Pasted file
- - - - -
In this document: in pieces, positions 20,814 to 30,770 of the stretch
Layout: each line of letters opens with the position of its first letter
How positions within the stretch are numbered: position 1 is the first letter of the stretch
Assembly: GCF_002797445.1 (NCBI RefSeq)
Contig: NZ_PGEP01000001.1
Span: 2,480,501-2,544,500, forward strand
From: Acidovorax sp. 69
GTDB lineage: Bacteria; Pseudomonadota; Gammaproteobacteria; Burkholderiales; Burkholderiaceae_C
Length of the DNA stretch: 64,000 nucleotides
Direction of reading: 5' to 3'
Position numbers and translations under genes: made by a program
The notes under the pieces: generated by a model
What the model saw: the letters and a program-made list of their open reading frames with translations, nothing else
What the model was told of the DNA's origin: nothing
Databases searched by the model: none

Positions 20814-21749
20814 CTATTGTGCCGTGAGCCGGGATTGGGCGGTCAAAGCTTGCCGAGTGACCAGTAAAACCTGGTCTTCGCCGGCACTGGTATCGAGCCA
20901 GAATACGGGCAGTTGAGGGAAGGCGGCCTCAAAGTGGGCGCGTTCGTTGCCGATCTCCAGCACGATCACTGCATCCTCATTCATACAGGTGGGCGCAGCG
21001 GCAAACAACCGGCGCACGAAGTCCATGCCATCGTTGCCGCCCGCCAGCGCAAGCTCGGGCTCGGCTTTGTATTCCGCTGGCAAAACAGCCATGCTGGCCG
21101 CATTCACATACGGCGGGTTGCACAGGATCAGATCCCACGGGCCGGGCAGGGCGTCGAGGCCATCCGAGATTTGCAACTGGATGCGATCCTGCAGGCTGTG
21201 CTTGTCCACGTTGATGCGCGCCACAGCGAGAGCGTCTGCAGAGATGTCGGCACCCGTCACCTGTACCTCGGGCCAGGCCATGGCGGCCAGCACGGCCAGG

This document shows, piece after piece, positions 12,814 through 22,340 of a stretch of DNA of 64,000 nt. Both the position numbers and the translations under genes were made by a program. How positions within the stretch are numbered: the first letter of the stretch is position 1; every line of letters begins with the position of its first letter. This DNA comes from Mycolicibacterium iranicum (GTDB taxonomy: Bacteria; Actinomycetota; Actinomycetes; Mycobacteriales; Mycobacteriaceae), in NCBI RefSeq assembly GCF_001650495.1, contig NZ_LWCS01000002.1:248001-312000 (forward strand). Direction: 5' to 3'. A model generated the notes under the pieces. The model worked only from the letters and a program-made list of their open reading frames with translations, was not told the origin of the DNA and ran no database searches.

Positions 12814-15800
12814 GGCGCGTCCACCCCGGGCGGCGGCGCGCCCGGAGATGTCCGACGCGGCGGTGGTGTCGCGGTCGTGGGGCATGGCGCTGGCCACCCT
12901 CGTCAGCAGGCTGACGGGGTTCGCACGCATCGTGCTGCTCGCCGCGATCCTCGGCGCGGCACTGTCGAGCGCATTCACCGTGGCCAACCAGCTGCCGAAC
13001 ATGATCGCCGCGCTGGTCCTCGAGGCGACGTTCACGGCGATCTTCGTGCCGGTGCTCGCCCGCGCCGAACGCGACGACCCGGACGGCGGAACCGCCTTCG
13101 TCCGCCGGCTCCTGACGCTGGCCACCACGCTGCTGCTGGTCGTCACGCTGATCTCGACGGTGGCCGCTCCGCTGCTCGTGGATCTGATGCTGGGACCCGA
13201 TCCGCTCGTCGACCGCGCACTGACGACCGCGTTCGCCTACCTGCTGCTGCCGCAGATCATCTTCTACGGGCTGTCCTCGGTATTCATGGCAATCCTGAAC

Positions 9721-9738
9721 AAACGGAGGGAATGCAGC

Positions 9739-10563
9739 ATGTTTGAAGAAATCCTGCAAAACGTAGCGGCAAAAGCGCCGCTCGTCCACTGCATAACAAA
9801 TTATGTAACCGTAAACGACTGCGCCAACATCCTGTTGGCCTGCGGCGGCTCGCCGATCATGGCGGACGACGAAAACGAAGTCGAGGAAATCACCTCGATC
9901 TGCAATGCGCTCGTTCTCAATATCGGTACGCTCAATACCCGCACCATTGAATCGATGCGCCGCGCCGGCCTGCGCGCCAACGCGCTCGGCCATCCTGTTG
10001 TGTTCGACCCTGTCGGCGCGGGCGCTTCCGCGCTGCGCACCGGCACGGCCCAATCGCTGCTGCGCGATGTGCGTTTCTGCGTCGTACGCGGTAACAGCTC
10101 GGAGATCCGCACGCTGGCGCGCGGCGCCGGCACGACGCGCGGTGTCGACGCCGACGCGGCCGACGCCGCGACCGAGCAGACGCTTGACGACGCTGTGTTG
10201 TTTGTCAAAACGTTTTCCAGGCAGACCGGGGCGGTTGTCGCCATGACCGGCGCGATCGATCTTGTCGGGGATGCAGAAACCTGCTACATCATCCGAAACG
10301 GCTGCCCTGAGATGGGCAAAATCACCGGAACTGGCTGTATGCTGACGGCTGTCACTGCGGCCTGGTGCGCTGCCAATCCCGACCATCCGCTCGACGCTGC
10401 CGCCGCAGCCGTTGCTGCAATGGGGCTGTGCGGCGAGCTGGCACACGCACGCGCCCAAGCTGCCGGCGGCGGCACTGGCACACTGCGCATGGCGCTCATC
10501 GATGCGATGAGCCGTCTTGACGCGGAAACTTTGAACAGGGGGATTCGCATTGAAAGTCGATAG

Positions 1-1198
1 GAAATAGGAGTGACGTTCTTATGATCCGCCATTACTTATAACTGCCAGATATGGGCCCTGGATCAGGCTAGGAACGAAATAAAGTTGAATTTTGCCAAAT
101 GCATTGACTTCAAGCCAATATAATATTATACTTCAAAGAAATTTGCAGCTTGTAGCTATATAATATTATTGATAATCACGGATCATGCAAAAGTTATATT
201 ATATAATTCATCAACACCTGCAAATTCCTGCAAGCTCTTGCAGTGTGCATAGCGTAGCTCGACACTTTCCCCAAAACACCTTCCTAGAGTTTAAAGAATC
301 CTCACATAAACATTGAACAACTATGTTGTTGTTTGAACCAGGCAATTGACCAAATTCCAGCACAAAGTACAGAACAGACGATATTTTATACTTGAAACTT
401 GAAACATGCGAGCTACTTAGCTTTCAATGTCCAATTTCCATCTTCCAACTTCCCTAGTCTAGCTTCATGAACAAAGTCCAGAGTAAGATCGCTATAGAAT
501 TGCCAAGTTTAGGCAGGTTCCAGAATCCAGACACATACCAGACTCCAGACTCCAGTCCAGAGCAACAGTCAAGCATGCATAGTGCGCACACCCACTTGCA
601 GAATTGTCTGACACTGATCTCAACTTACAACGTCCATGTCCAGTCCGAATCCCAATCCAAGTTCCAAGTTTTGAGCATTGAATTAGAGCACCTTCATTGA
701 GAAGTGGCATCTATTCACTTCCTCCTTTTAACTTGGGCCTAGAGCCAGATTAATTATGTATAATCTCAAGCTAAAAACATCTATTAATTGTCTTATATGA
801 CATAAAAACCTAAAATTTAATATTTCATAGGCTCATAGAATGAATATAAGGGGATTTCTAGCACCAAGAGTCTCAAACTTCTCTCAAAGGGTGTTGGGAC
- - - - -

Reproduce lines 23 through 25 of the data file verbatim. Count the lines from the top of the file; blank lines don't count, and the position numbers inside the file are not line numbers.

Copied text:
Positions 12814-15800
12814 GGCGCGTCCACCCCGGGCGGCGGCGCGCCCGGAGATGTCCGACGCGGCGGTGGTGTCGCGGTCGTGGGGCATGGCGCTGGCCACCCT
12901 CGTCAGCAGGCTGACGGGGTTCGCACGCATCGTGCTGCTCGCCGCGATCCTCGGCGCGGCACTGTCGAGCGCATTCACCGTGGCCAACCAGCTGCCGAAC